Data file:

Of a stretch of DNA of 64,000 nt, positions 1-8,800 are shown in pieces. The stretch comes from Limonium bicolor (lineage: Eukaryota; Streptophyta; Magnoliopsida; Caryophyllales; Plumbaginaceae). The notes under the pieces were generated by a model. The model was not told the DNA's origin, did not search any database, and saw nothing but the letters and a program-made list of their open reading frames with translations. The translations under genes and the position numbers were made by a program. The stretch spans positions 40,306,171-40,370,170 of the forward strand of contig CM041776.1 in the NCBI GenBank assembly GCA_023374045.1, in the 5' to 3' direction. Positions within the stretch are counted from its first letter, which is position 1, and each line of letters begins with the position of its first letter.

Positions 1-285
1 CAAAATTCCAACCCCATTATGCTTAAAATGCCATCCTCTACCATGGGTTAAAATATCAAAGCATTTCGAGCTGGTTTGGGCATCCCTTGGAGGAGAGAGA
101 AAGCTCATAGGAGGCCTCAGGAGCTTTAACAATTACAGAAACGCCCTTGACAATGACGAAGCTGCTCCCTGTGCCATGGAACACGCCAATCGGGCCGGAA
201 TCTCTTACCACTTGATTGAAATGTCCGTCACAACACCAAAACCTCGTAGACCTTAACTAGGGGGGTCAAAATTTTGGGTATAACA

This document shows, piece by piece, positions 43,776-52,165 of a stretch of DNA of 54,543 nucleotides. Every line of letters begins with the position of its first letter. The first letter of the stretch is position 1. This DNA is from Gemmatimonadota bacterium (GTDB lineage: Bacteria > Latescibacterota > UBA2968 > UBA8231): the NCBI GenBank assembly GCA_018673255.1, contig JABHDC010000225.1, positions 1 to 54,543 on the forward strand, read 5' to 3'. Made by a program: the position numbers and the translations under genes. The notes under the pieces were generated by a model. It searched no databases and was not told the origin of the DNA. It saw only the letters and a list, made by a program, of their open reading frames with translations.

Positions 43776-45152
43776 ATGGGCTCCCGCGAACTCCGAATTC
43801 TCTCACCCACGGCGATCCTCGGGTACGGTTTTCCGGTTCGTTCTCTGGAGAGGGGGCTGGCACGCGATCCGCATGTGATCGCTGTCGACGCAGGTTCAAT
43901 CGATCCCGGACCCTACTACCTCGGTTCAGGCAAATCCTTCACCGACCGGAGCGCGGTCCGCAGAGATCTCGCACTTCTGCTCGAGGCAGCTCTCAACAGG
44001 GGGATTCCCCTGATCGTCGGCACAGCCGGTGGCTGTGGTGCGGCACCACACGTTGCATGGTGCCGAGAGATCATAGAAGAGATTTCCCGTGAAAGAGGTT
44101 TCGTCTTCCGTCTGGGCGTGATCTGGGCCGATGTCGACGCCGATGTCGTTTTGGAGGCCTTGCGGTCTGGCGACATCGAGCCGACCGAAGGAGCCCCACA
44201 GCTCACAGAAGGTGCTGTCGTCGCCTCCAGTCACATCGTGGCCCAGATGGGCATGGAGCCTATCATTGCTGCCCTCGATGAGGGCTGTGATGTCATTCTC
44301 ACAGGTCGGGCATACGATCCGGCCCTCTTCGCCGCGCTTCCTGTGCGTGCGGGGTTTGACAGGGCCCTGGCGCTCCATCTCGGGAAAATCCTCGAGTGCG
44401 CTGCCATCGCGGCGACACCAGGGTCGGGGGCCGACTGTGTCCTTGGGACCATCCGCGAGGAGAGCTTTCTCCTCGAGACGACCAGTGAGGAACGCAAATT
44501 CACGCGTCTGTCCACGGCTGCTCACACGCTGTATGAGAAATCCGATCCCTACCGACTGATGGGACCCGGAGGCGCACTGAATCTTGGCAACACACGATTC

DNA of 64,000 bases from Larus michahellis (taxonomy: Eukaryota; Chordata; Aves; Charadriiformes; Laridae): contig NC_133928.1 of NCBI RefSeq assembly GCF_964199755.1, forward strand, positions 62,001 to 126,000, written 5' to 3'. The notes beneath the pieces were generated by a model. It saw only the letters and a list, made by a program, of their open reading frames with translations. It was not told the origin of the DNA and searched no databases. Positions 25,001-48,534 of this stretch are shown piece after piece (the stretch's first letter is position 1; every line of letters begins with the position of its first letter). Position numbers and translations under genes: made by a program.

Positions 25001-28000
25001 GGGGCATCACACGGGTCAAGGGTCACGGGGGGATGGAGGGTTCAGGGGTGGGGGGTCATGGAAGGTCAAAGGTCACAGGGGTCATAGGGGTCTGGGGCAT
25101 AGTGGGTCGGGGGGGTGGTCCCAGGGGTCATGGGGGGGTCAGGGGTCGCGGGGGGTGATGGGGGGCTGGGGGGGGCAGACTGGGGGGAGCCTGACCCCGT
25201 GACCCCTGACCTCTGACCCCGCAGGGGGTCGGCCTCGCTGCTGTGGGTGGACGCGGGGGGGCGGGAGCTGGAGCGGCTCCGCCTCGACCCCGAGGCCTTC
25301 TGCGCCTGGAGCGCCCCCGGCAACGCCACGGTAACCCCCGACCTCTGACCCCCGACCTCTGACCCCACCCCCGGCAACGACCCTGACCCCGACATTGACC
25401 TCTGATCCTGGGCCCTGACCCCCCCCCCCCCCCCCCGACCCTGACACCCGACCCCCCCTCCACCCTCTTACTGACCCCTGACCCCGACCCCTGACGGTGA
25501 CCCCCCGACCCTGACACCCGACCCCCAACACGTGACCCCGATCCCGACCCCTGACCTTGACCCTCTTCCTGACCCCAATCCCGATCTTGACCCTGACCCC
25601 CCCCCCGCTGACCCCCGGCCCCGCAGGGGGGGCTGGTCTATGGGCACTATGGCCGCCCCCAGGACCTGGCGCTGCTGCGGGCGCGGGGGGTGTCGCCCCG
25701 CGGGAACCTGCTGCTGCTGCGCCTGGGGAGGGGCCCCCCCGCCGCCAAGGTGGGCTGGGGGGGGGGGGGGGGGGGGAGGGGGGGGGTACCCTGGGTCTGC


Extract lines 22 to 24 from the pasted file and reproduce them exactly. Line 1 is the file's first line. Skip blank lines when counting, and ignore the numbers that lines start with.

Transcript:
25301 TGCGCCTGGAGCGCCCCCGGCAACGCCACGGTAACCCCCGACCTCTGACCCCCGACCTCTGACCCCACCCCCGGCAACGACCCTGACCCCGACATTGACC
25401 TCTGATCCTGGGCCCTGACCCCCCCCCCCCCCCCCCGACCCTGACACCCGACCCCCCCTCCACCCTCTTACTGACCCCTGACCCCGACCCCTGACGGTGA
25501 CCCCCCGACCCTGACACCCGACCCCCAACACGTGACCCCGATCCCGACCCCTGACCTTGACCCTCTTCCTGACCCCAATCCCGATCTTGACCCTGACCCC